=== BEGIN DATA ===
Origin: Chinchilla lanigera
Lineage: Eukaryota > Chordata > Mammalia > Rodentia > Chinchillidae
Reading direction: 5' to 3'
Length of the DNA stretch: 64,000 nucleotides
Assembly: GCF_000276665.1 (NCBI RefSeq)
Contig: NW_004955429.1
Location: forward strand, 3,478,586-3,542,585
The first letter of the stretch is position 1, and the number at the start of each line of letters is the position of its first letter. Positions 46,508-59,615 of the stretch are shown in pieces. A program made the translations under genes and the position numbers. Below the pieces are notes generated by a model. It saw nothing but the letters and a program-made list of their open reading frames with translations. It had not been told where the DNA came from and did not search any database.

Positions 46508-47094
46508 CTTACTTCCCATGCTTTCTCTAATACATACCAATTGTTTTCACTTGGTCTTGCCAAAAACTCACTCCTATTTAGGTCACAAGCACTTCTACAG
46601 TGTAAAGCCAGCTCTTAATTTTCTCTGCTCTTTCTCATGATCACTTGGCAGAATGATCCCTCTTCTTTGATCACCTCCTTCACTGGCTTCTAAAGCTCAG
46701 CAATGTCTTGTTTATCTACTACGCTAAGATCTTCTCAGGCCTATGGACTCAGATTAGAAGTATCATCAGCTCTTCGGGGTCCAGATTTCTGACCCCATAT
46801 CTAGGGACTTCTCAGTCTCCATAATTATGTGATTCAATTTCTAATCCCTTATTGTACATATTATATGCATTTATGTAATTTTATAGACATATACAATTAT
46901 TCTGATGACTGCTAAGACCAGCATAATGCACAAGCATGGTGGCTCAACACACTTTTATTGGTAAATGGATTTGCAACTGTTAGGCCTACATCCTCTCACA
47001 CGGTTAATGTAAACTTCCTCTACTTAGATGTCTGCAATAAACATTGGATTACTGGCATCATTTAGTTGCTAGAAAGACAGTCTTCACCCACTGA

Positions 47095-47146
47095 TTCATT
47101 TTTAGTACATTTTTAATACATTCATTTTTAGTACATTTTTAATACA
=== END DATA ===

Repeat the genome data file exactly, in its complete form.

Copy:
Origin: Chinchilla lanigera
Lineage: Eukaryota > Chordata > Mammalia > Rodentia > Chinchillidae
Reading direction: 5' to 3'
Length of the DNA stretch: 64,000 nucleotides
Assembly: GCF_000276665.1 (NCBI RefSeq)
Contig: NW_004955429.1
Location: forward strand, 3,478,586-3,542,585
The first letter of the stretch is position 1, and the number at the start of each line of letters is the position of its first letter. Positions 46,508-59,615 of the stretch are shown in pieces. A program made the translations under genes and the position numbers. Below the pieces are notes generated by a model. It saw nothing but the letters and a program-made list of their open reading frames with translations. It had not been told where the DNA came from and did not search any database.

Positions 46508-47094
46508 CTTACTTCCCATGCTTTCTCTAATACATACCAATTGTTTTCACTTGGTCTTGCCAAAAACTCACTCCTATTTAGGTCACAAGCACTTCTACAG
46601 TGTAAAGCCAGCTCTTAATTTTCTCTGCTCTTTCTCATGATCACTTGGCAGAATGATCCCTCTTCTTTGATCACCTCCTTCACTGGCTTCTAAAGCTCAG
46701 CAATGTCTTGTTTATCTACTACGCTAAGATCTTCTCAGGCCTATGGACTCAGATTAGAAGTATCATCAGCTCTTCGGGGTCCAGATTTCTGACCCCATAT
46801 CTAGGGACTTCTCAGTCTCCATAATTATGTGATTCAATTTCTAATCCCTTATTGTACATATTATATGCATTTATGTAATTTTATAGACATATACAATTAT
46901 TCTGATGACTGCTAAGACCAGCATAATGCACAAGCATGGTGGCTCAACACACTTTTATTGGTAAATGGATTTGCAACTGTTAGGCCTACATCCTCTCACA
47001 CGGTTAATGTAAACTTCCTCTACTTAGATGTCTGCAATAAACATTGGATTACTGGCATCATTTAGTTGCTAGAAAGACAGTCTTCACCCACTGA

Positions 47095-47146
47095 TTCATT
47101 TTTAGTACATTTTTAATACATTCATTTTTAGTACATTTTTAATACA